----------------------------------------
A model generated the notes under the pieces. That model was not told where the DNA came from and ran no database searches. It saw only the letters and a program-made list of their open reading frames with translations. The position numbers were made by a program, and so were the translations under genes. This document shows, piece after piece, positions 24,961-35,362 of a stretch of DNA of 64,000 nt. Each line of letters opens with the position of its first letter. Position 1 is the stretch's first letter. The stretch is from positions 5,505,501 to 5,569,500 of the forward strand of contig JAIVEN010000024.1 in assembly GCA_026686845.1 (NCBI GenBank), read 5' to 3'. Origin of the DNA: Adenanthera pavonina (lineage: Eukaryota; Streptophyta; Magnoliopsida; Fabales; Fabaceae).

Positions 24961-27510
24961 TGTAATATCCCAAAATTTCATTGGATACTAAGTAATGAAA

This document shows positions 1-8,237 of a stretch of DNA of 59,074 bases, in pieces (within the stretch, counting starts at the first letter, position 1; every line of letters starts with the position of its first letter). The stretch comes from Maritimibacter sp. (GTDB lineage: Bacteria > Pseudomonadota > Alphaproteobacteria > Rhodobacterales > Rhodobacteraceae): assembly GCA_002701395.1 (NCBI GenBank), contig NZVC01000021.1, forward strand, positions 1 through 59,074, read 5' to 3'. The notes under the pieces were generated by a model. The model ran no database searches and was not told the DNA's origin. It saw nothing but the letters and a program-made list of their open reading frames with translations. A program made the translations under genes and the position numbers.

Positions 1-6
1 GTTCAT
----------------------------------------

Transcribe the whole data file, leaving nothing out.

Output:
A model generated the notes under the pieces. That model was not told where the DNA came from and ran no database searches. It saw only the letters and a program-made list of their open reading frames with translations. The position numbers were made by a program, and so were the translations under genes. This document shows, piece after piece, positions 24,961-35,362 of a stretch of DNA of 64,000 nt. Each line of letters opens with the position of its first letter. Position 1 is the stretch's first letter. The stretch is from positions 5,505,501 to 5,569,500 of the forward strand of contig JAIVEN010000024.1 in assembly GCA_026686845.1 (NCBI GenBank), read 5' to 3'. Origin of the DNA: Adenanthera pavonina (lineage: Eukaryota; Streptophyta; Magnoliopsida; Fabales; Fabaceae).

Positions 24961-27510
24961 TGTAATATCCCAAAATTTCATTGGATACTAAGTAATGAAA

This document shows positions 1-8,237 of a stretch of DNA of 59,074 bases, in pieces (within the stretch, counting starts at the first letter, position 1; every line of letters starts with the position of its first letter). The stretch comes from Maritimibacter sp. (GTDB lineage: Bacteria > Pseudomonadota > Alphaproteobacteria > Rhodobacterales > Rhodobacteraceae): assembly GCA_002701395.1 (NCBI GenBank), contig NZVC01000021.1, forward strand, positions 1 through 59,074, read 5' to 3'. The notes under the pieces were generated by a model. The model ran no database searches and was not told the DNA's origin. It saw nothing but the letters and a program-made list of their open reading frames with translations. A program made the translations under genes and the position numbers.

Positions 1-6
1 GTTCAT